Last night I was shopping for night lights, & after reading the terrible reviews re LED’s that peter out in short measure more often than not, & are NOT anywhere good for their claimed 100,000 hours, & that they are cheap & shoddily made IN CHINA mostly, I said, Forget That! & went looking for a good ol’ Thomas Edison incandescent night light… Some nice ones here:

(I have never liked flourescents either, they make my eyes go buggy when reading hardcopy; & I sure don’t want the expensive spiral CFL mercury-filled bulbs either.)

And then I ran across this page re the fact that Bush had outlawed incandescent bulbs by 2012!  I never even realized that.  Insanity!  I’m going to buy a THOUSAND Edison bulbs between now & 2012 & stock up!  (Bulbs for Lamps, Nightlights, Refrigerator, Microwave, etc.)  Grr, this really irks me!  Unbelievable.  Are they going to send Green Police to your house in 2014 to make sure you are not using Edison bulbs? :-/

2012:  No more 100-watt bulbs
2013:  No more 75-watt bulbs
2014:  No more 40 & 60-watt bulbs

Bulbs they WANT us to buy = $57!!!


And read this comment… 

Incandescent vs. The New Bulbs, Which is Really More Environmentally-Friendly?



Incandescent Bulbs contain a VACUUM, and TUNGSTEN filliments, glass, brass chrome and copper. 

Nothing Environmentally HARMFUL in and of themselves! 

Fluorescent Bulbs/Tubes, on the other hand contain MERCURY, and other environmentally hazardous elements/ components. 

The new LEDs being touted as energy efficient are of extremely low quality, their lifespan is overstated by miles! 

If Incandescent Bulbs are outlawed, then the only options are cheap shoddy products, mostly from CHINA, that are short lived, or contain toxic, environmentally hazardous chemicals! 

Incandescent Bulbs can be made from 100% recycled Materials! 

LEDs and Fluorescent Bulbs/Tubes CANNOT! 

Incandescent Bulbs can be recycled many times! 

Incandescent Bulbs can be discarded, even in landfills (Although they shouldn’t be!) 

Fluorescent and LEDs should NEVER be discarded, but ALWAYS recycled due to their chemical content! 

LEDs are not recyclable at the present time, because the content of recoverable materials is almost negligable and the quantities available are too low to make recycling feasible! 

Fluorescents require Special Handling due to the Hazardous Materials they contain. 

Incandescent Bulbs are CHEAP, can last for YEARS, and are available in thousands of types, styles, configurations, voltages, wattages, and shapes! 

Fluorescents DO NOT! And, they are NOT cheap! 

One Edison-based incandescent replacement Fluorescent bulb locally sells for arount $5, whereas you can buy a box of 4, 60 watt incandescent bulbs for $1.00! 

LEDS, especially the new purported ‘Hi Brightness’ type, typically claim 10,000 to 50,000 hours lifespan… (NOT!!!) however, most of the devices I have purchased, ‘(IE: Flashlights, Emergency Lights, Camping Lanterns, etc) usually loose several LEDs within the first few weeks of use!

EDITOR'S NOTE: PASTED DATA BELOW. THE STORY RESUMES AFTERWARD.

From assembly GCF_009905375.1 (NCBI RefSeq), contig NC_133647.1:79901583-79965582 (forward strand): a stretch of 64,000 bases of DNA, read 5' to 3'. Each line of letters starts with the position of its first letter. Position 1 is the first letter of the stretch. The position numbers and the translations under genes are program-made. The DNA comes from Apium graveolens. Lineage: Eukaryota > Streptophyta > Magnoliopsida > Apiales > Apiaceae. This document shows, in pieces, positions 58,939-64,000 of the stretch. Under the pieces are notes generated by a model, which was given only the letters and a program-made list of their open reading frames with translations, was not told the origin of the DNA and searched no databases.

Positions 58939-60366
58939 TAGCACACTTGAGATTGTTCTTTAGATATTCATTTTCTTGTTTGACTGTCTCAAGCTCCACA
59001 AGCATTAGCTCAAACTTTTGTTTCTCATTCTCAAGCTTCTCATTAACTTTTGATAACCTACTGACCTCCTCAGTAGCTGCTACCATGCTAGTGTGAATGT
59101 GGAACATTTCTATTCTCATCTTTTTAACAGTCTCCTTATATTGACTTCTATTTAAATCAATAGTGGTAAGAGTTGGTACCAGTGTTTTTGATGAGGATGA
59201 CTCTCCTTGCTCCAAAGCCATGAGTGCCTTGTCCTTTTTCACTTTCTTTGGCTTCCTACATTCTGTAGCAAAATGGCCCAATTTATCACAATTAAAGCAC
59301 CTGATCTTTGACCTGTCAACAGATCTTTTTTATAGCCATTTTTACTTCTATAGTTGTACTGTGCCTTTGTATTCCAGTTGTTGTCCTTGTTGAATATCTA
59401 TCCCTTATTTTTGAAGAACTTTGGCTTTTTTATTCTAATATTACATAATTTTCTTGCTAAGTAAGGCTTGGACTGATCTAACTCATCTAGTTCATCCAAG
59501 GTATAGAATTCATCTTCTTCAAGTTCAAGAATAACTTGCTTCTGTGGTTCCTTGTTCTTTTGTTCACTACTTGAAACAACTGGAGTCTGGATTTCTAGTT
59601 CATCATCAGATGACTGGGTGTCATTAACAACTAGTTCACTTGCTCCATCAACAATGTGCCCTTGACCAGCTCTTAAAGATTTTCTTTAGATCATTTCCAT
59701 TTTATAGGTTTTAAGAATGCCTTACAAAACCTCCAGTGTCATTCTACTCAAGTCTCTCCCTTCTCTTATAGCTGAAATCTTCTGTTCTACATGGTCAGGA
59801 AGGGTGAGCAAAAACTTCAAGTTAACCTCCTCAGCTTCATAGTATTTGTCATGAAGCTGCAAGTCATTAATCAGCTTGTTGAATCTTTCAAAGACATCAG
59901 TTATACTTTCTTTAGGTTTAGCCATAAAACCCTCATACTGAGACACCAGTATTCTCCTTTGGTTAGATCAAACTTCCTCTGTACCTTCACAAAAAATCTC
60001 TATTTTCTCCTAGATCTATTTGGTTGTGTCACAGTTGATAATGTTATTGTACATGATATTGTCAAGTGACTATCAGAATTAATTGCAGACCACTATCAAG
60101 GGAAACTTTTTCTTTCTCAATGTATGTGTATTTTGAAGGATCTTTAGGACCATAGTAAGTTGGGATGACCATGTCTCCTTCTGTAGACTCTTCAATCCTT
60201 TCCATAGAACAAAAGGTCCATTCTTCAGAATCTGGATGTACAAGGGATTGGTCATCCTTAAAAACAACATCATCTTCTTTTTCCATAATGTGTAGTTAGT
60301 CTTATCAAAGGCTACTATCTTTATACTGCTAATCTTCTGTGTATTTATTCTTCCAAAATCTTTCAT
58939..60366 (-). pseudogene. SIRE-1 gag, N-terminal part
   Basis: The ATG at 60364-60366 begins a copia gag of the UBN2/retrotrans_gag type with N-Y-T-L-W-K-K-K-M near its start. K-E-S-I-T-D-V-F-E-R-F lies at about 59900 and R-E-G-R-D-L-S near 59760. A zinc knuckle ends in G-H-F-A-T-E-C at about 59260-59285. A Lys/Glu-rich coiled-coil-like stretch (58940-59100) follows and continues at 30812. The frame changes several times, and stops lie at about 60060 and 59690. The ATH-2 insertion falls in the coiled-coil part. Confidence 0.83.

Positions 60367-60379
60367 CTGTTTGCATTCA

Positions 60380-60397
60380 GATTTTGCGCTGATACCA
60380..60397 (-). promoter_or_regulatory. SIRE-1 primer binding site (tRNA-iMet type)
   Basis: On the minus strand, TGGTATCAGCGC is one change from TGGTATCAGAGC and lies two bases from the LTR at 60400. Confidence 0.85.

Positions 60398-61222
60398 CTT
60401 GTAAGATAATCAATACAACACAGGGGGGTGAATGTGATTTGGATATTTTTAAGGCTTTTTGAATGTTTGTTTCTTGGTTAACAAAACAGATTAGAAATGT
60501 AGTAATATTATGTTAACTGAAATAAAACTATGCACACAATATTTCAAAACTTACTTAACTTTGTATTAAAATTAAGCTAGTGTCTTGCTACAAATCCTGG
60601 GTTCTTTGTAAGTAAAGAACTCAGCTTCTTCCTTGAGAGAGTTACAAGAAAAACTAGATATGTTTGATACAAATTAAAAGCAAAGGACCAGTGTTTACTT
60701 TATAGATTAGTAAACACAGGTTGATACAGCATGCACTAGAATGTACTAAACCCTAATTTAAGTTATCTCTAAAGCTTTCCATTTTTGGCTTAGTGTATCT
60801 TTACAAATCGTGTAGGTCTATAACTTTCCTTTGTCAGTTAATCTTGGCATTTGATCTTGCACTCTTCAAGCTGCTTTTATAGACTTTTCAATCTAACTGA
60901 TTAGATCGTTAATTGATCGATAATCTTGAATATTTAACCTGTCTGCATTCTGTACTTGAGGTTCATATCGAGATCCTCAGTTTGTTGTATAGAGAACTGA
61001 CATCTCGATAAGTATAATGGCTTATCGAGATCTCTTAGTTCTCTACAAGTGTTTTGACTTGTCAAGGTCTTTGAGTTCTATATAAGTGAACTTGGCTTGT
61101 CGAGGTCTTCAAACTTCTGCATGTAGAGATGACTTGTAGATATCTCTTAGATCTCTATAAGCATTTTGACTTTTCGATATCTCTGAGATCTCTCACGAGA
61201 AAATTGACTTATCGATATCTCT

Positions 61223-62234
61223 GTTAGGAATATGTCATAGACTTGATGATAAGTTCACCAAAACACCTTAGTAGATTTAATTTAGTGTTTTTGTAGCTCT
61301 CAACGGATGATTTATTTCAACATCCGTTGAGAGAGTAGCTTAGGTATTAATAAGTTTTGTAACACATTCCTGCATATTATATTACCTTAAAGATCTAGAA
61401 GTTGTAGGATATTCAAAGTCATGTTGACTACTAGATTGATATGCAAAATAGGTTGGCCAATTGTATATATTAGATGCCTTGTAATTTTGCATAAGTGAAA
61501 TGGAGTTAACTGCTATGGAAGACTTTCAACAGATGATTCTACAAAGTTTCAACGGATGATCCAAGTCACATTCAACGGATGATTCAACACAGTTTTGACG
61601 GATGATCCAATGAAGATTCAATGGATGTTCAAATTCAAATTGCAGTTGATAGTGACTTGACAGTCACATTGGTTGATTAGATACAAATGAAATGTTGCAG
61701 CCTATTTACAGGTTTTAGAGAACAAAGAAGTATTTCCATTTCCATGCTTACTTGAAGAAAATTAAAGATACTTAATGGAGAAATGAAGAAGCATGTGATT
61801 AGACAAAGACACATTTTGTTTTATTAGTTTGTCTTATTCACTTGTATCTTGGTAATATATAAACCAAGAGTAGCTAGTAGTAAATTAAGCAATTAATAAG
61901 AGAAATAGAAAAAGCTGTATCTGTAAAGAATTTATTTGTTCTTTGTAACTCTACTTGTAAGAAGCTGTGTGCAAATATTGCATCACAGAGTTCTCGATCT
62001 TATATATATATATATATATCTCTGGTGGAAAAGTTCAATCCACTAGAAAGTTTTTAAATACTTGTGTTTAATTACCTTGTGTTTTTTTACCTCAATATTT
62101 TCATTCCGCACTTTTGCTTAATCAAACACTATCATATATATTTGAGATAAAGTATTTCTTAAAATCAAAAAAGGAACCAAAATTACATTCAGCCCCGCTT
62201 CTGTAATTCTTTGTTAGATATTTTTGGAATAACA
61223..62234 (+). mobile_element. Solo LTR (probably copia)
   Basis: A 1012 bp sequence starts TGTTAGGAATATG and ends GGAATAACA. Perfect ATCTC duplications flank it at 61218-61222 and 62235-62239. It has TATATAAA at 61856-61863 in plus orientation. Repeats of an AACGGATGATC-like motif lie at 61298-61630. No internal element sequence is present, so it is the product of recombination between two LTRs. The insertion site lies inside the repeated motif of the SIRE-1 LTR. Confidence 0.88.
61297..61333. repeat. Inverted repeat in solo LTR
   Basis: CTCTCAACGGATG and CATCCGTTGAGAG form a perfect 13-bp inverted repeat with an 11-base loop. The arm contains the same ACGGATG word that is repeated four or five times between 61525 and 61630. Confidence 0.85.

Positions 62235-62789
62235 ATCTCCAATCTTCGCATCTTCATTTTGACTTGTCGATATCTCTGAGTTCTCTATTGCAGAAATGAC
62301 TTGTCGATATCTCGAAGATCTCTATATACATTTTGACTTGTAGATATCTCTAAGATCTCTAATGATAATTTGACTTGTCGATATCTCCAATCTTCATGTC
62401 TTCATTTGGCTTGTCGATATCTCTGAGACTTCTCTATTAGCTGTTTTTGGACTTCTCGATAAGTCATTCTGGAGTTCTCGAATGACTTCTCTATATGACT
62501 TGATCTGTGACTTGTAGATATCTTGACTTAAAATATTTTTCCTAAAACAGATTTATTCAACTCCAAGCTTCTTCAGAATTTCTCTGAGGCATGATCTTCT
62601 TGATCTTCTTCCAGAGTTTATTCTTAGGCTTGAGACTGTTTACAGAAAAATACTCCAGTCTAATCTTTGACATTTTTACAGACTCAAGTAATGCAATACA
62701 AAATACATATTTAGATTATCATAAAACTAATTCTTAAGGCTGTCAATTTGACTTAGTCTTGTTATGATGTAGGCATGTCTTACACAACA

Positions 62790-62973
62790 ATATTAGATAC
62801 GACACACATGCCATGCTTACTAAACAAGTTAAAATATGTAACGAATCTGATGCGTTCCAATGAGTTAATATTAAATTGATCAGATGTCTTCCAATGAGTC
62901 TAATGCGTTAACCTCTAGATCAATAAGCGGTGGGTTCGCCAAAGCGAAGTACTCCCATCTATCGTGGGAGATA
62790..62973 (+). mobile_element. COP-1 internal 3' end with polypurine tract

They do NOT live up to their stated lifespan! 

I have personally witnessed and used incandescent bulbs that last for YEARS of normal household usage! 

My Experience with Fluorescents is unsatisfactory, also! 

One Manufacturer claims a 15 watt Fluorescent has a lifespan of 25,000 hours and is equivalent to a 60 watt Incandescent! NOT!!! 

I have compared the two and the Incandescent is brighter and illuminates better than the Fluorescent by a long shot! 

Making Incandescents ILLEGAL is a huge mistake! 

There are simply too many applications that are not conducive to Fluorescent or LED replacement at this time to justify outlawing Incandescents or MANDATING Fluorescent or LEDs as the only acceptable replacements for Incandescents! 




Great snips from this next article…  Spread the word, raise a fuss!


(Photo: Edison Winter Home, Ft. Myers)



As American as the grand slam, the Mustang convertible, and the constitutional republic, Thomas Alva Edison’s incandescent light bulb is among this nation’s most enduring gifts to mankind. Granted U.S. Patent No. 223,898 on January 27, 1880 (after some 1,200 experiments), Edison’s “Electric-Lamp” essentially made night optional for most Earthlings. Days stopped ending at sunset. Simple, convenient, and cheap, Edison’s greatest invention also was far safer than the flammable kerosene lamps they replaced.

Today’s federal government, naturally, had to hammer something that has hummed along nicely for 130 years. In one of his most shameful moments, former president George W. Bush foolishly signed the Energy Independence and Security Act of 2007. EISA establishes performance criteria that Edisonian bulbs cannot meet. As the Federal Trade Commission (FTC) explains: “These standards, which begin in 2012, will eliminate low efficiency incandescent light bulbs from the market.”

According to an April 14 fact sheet from General Electric, which Edison founded in 1876, 276 versions of its incandescent bulbs will start to vanish just 18 months from now. Few Americans realize that federal busybodies plan to snatch their traditional bulbs. Sylvania’s December 2009 survey of 302 adults found that “awareness of the 2012 100-watt bulb phase-out” is just 18 percent (error margin: +/- 5.7 percent).


“I think the incandescent light bulb was one of the great contributions to the art of architecture in the 20th century,” says Howard M. Brandston, a legendary lighting designer renowned for relighting the Statute of Liberty before its rededication on July 4, 1986. “Lighting played a huge role, as essential as the structures themselves. That was thanks to Thomas Edison.”